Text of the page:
In one form of the invention, switch means are provided to change the operational mode of the transmitter. Three operational modes are thus possible consisting of sequential modulation of the carrier frequency output at the two audio frequencies, exclusive modulation of the carrier frequency output by one of the audio frequencies and exclusive modulation of the carrier frequency output by the other of the audio frequencies. The transmitter component istherefore arranged to recognize not only the code factors or the values of the carrier and audio frequencies associated with the transmitter component but also is capable of distinguishing between the three different operational modes in order to perform diverse functions such as effecting upward movement, downward movement or stopping movement of a commercial door.

These together with other objects and advantages which will become subsequently apparent reside in the details of construction and operation as more fully hereinafter described and claimed, reference being had to the accompanying drawings forming a part hereof, wherein like numerals refer to like parts throughout, and in which:

FIG. 1 is an'electrical circuit diagram illustrating one form of transmitter in accordance with the present invention.

FIG. 2 is an electrical circuit diagram illustrating another form of transmitter.

FIG. 3 is an electrical circuit diagram illustrating a third form of transmitter.

FIGS. 4 and 5 are graphical illustrations showing the signal wave forms associated with the two audio frequency modulating signals.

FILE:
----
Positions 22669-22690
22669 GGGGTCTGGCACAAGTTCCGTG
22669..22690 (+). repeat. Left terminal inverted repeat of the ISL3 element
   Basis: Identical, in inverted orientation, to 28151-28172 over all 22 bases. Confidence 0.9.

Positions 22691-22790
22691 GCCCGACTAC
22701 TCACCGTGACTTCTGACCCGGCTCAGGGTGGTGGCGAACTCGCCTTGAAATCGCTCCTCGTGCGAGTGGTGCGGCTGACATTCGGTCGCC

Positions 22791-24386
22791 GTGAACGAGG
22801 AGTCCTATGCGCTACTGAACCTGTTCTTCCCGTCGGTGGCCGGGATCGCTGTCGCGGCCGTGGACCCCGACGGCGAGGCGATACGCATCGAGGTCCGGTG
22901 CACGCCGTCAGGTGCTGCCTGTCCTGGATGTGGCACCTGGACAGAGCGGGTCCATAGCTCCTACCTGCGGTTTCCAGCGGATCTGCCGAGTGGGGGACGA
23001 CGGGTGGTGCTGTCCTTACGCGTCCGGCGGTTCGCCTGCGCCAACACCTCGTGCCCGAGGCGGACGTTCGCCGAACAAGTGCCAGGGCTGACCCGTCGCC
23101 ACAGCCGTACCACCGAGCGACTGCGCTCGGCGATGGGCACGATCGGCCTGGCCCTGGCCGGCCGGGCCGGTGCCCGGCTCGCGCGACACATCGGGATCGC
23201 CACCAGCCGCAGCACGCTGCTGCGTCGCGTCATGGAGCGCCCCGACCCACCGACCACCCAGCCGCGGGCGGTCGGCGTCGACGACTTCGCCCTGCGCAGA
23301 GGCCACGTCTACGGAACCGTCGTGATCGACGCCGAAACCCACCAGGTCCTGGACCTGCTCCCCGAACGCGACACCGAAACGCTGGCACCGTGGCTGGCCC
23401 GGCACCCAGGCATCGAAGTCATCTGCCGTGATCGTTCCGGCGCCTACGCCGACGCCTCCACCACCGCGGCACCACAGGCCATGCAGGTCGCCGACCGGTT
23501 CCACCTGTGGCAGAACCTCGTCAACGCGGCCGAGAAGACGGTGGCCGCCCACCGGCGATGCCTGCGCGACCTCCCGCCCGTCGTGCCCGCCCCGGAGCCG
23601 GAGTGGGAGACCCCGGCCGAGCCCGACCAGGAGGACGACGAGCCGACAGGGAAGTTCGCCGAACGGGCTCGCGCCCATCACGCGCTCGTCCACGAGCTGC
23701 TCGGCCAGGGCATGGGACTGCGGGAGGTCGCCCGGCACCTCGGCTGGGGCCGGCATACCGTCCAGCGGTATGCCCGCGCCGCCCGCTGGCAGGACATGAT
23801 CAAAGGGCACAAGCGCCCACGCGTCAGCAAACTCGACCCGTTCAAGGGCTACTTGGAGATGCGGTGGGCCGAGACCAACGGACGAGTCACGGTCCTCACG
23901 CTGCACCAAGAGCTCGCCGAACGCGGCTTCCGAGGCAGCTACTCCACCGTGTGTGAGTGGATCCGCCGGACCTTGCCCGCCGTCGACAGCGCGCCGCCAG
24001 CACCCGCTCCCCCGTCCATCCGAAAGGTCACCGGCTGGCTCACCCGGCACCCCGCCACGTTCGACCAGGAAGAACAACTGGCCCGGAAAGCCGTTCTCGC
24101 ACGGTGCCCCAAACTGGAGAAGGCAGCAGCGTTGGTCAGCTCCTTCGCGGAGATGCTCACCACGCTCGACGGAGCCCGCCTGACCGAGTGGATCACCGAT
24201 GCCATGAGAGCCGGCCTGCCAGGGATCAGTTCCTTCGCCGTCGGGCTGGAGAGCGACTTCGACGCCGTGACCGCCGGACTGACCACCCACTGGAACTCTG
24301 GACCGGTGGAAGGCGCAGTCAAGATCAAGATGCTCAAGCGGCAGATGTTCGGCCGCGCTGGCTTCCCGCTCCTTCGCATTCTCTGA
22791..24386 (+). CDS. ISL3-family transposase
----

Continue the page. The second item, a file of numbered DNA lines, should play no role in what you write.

FIG. 6 is an electrical circuit diagram illustrating the receiver component associated with the transmitter illustrated in FIG. 3.

Referring now to the drawings in detail, FIG. 1 illustrates one form of transmitter component generally referred to by reference numeral 10. Signal energy is radiated from the transmitter component by means of a radio frequency oscillator 12 having a transistor 14 of the NPN type. The collector of transistor 14 is connected to an oscillating output circuit having an inductive loop 16 connected in parallel with a tuning capacitor I frequency range. The output circuit is connected by means of the feedback capacitor to the base of transistor 14 in order to introduce into the base of sulficient voltage of proper phase so that the AC component of the collector current will persist for sustained oscillation of the output circuit at the carrier frequency. Toward this end, proper base bias is derived from a DC source of voltage such as battery 22 upon closing of the switch 24 grounding the negative terminal of the battery. The positive terminal of the battery is connected through resistors 26 and 28 to the base of transistor 14 while a leakage resistor 30 is connected between ground and the input juncture 32 between the resistors 26 and 28 in order to maintain the proper base bias. As will be hereafter explained, modulating signal voltage may also be applied to the base of transistor '14 through the signal coupling capacitor 34 connected to the input juncture 32. Also in order to establish proper bias for the output circuit, the inductive loop 16 is connected to the DC voltage source 22 through a choke coil 36 which prevents AC current from being conducted through the voltage source and the base of the transistor. Emitter bias for the transistor 14 is established by means of the emitter resistor 40 connected between ground and the emitter through the choke coil 38 preventing any AC components from being conducted through ground to the voltage source.